The Lawyer’s new China Elite report contains the most detailed research available on the PRC legal market and contains unparalleled insight into the country's leading law firms. They vary in size, practice focus and geographic coverage, but they all share one common quality – ambition... Read more
This year, The Lawyer’s annual ranking of the largest UK law firms by turnover is available as an interactive, digital benchmarking tool. For the first time this will allow you to manipulate each data set against the metrics of your choice.
Girl power ruled at the grand final of Herbert Smiths inaugural student advocacy competition - with three women scooping the top three prizes.
The event, on 16 September, showcased the talents of five students who had made it through to the final after submitting videos of themselves talking about the competitions theme of diversity.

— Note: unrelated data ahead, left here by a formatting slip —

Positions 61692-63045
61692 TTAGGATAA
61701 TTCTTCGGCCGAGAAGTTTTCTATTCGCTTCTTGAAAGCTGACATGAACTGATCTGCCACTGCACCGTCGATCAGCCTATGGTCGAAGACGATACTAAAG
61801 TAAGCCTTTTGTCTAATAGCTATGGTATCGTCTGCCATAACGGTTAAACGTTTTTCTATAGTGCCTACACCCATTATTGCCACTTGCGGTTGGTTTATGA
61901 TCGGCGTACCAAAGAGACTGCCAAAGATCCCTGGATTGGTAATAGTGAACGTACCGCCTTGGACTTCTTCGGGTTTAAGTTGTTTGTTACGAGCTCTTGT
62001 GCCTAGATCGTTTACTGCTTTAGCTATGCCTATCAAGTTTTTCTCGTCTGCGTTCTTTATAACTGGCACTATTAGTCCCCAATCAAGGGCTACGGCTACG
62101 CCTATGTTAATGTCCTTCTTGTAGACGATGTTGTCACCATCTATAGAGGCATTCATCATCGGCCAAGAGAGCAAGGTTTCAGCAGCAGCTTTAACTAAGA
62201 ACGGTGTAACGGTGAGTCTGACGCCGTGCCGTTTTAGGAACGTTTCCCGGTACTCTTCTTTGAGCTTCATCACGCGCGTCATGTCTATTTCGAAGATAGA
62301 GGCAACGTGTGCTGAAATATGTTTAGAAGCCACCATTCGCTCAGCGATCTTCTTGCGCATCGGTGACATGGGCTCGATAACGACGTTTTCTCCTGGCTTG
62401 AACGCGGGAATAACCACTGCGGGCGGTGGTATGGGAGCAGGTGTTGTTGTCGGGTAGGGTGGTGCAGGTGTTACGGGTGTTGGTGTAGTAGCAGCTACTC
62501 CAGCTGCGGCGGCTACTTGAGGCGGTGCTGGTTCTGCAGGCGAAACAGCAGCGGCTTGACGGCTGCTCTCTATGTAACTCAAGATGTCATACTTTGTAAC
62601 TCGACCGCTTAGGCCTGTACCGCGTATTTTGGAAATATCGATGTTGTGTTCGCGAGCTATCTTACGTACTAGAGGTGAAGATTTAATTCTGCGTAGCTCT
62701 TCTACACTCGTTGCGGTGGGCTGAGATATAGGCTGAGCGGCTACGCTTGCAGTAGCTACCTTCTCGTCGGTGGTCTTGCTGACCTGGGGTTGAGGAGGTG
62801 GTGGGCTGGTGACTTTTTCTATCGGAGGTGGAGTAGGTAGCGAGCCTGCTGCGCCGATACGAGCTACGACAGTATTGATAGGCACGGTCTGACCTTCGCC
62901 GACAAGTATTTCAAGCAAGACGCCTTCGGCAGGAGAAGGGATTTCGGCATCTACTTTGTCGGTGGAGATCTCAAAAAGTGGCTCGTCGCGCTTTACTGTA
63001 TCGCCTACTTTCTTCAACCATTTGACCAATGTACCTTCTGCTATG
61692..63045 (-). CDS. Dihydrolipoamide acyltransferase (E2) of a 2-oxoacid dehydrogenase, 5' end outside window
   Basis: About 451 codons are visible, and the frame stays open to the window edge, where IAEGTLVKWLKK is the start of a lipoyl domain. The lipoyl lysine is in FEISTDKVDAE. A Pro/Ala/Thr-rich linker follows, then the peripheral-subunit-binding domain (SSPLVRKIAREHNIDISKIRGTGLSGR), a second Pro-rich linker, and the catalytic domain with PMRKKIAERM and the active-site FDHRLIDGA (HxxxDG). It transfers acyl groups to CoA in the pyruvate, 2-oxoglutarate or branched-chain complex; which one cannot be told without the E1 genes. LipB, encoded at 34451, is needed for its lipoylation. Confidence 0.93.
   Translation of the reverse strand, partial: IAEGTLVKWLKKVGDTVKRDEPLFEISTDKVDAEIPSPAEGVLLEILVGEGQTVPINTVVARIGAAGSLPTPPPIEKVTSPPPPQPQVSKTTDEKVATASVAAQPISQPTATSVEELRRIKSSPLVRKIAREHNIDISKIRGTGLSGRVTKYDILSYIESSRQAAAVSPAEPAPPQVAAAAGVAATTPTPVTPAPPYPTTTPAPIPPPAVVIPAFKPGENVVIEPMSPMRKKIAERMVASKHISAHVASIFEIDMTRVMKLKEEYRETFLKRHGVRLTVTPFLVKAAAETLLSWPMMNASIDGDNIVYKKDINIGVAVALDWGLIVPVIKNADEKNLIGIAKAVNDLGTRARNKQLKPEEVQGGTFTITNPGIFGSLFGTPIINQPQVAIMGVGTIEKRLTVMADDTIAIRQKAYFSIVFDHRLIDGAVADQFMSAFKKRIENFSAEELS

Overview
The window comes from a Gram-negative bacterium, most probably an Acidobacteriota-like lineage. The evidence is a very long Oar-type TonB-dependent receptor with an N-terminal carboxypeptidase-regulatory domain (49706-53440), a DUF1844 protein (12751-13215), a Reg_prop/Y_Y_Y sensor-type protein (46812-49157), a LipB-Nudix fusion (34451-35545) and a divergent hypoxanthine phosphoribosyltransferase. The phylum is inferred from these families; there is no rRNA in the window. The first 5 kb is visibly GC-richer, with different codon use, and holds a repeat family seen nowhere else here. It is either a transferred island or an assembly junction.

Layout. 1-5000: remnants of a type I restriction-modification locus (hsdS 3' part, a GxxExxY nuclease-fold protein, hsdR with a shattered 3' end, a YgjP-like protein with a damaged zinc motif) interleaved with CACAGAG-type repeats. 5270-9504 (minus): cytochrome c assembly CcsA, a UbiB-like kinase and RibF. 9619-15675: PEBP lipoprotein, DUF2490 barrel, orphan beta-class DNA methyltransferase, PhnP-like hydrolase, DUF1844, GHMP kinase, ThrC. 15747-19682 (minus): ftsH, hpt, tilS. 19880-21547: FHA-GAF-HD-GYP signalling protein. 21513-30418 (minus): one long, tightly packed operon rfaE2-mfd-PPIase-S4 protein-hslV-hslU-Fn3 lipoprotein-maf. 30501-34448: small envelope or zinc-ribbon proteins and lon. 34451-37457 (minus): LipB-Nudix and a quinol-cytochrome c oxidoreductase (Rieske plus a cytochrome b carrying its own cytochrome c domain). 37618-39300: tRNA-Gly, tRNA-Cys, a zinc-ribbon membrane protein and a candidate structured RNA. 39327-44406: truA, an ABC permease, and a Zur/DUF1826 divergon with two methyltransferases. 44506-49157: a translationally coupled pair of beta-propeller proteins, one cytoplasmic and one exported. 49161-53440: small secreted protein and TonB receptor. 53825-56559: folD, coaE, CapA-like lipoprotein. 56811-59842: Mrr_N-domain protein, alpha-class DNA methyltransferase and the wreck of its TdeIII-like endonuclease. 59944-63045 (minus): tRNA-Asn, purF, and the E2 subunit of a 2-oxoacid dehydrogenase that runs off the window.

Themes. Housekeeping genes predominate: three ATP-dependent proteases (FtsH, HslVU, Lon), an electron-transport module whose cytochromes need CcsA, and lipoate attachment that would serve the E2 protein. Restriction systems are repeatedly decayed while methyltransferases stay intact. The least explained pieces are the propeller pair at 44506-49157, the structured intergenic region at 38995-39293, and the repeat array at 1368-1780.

Hannah Klein, a politics and French graduate from Bristol University, was the clear winner with her compelling discussion of the proposition Diversity: a bandwagon or real issue?
But her victory did not come easily as she was faced with a tough judging panel, which included Mrs Justice Rafferty, who presented the prizes, director of Liberty Shami Chakrabarti, chief executive of Stonewall Ben Summerskill, College of Law boss Nigel Savage and chairman of the inclusivity group at Herbert Smith Ian Gatt QC.
Gatt said: What we were looking for was a well-balanced approach to both the arguments and the oral presentation plus the ability to deal effectively with a series of penetrating questions from the judges.
Klein, who spoke about the adverse consequences of the unrepresentative make-up of the upper reaches of the legal profession said, I am really pleased to have won. It was tough but I am really glad that I did it.
And what is she going to spend her 3,000 prize money on? Law school fees of course.
The advocacy competition was run in conjunction with The Times newspaper.